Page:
详细记录  
题名:Materializing the Potential of Small Interfering RNA via a Tumor-Targeting Nanodelivery System.
作者:Pirollo KF, Rait A, Zhou Q, Hwang SH, Dagata JA, Zon G, Hogrefe RI, Palchik G, Chang EH.
来源:Cancer Res[IF=7.616]. 2007 Apr 1;67(7):2938-43.
URL :http://dx.doi.org/10.1158/0008-5472.CAN-06-4535
日期:070415
摘要: Kathleen F. Pirollo1, Antonina Rait1, Qi Zhou1, Sung Hee Hwang1, John A. Dagata2, Gerald Zon3, Richard I. Hogrefe3, Guillermo Palchik1 and Esther H. Chang1

1 Department of Oncology, Lombardi Comprehensive Cancer Center, Georgetown University Medical Center, Washington, District of Columbia; 2 National Institute of Standards and Technology, Gaithersburg, Maryland; and 3 TriLink Biotechnologies, San Diego, California

Requests for reprints: Esther H. Chang, Department of Oncology, Lombardi Cancer Center, Georgetown University Medical Center, TRB/E420, 3970 Reservoir Road, Northwest, Washington, DC 20057-1469. Phone: 202-687-8418; Fax: 202-687-8434; E-mail: change@georgetown.edu.

Abstract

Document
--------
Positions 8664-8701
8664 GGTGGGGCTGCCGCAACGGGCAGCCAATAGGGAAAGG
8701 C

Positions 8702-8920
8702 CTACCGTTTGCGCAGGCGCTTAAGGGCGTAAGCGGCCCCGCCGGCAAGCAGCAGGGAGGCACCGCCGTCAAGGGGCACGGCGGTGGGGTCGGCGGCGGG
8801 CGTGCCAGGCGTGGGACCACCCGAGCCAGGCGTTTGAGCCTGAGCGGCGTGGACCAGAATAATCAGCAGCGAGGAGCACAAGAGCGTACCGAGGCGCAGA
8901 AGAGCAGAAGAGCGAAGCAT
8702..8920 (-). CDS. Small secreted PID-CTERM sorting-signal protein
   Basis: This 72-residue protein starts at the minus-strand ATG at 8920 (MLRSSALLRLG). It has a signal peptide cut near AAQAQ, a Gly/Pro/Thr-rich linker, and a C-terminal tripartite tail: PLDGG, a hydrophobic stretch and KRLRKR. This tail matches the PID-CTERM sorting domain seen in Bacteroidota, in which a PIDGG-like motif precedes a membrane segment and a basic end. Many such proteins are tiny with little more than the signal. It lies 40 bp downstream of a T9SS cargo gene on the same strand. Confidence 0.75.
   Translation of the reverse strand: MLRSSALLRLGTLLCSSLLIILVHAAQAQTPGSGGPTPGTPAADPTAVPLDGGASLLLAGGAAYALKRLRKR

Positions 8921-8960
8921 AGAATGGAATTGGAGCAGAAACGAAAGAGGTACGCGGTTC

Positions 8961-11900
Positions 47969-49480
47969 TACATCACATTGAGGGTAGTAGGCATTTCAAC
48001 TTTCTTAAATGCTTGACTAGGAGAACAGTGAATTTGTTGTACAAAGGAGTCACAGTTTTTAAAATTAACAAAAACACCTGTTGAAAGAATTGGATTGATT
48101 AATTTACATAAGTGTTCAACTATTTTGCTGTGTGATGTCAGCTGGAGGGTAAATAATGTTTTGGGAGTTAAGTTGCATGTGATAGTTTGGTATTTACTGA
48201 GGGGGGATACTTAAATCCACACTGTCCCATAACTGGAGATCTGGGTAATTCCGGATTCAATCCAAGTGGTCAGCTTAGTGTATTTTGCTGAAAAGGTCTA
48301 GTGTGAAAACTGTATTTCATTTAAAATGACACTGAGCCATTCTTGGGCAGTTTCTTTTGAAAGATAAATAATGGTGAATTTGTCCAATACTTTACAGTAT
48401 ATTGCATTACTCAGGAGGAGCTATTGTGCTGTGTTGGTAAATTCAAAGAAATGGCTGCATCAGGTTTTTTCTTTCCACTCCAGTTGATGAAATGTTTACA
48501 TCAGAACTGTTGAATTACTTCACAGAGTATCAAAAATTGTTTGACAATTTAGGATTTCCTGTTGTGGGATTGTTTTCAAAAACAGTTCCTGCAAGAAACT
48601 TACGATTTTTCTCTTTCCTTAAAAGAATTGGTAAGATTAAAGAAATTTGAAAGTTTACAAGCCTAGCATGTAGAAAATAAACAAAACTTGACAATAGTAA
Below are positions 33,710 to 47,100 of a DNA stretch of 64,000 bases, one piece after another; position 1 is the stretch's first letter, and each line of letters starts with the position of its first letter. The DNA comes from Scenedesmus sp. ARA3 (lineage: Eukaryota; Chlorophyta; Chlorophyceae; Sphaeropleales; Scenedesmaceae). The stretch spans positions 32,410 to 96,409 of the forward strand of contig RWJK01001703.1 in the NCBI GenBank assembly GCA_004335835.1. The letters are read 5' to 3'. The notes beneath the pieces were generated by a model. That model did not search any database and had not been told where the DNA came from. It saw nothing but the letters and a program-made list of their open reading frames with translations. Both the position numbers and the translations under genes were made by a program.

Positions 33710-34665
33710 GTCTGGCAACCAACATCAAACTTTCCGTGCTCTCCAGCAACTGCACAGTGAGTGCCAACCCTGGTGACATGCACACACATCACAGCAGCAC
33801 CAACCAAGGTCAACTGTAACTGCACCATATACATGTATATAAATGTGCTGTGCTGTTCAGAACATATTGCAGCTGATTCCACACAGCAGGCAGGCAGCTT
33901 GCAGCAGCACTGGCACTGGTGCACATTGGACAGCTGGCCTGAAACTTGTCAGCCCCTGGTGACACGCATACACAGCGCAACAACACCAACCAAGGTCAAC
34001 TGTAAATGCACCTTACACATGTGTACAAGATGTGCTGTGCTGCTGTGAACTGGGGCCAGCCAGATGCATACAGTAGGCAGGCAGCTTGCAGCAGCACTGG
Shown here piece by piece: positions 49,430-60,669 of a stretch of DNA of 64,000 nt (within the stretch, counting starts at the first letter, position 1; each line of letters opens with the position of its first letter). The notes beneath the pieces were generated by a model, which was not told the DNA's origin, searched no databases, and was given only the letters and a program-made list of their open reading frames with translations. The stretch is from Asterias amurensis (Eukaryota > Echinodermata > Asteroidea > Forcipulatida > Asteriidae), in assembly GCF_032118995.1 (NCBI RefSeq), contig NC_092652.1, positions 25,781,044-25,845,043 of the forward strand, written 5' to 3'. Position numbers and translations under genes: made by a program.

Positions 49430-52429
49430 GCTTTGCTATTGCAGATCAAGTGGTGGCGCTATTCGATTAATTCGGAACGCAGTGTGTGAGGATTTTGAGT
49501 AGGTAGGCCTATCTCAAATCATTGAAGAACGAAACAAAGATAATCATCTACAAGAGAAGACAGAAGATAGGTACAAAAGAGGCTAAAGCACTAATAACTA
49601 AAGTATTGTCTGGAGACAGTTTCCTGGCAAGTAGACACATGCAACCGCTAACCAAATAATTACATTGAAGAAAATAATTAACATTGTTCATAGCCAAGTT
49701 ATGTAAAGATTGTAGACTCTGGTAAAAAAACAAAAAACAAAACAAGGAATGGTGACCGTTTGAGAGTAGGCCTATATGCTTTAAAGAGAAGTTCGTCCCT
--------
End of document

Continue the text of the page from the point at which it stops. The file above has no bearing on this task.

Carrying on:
The field of small interfering RNA (siRNA) as potent sequence-selective inhibitors of transcription is rapidly developing. However, until now, low transfection efficiency, poor tissue penetration, and nonspecific immune stimulation by in vivo administered siRNAs have delayed their therapeutic application. Their potential as anticancer therapeutics hinges on the availability of a vehicle that can be systemically administered, safely and repeatedly, and will deliver the siRNA specifically and efficiently to the tumor, both primary tumors and metastases. We have developed a nanosized immunoliposome-based delivery complex (scL) that, when systemically administered, will preferentially target and deliver molecules useful in gene medicine, including plasmid DNA and antisense oligonucleotides, to tumor cells wherever they occur in the body. This tumor-targeting nanoparticle delivery vehicle can also deliver siRNA to both primary and metastatic disease. We have also enhanced the efficiency of this complex by the inclusion of a pH-sensitive histidine-lysine peptide in the complex (scL-HoKC) and by delivery of a modified hybrid (DNA-RNA) anti-HER-2 siRNA molecule. Scanning probe microscopy confirms that this modified complex maintains its nanoscale size. More importantly, we show that this nanoimmunoliposome anti-HER-2 siRNA complex can sensitize human tumor cells to chemotherapeutics, silence the target gene and affect its downstream pathway components in vivo, and significantly inhibit tumor growth in a pancreatic cancer model. Thus, this complex has the potential to help translate the potent effects of siRNA into a clinically viable anticancer therapeutic. [Cancer Res 2007;67(7):2938C43] 17:

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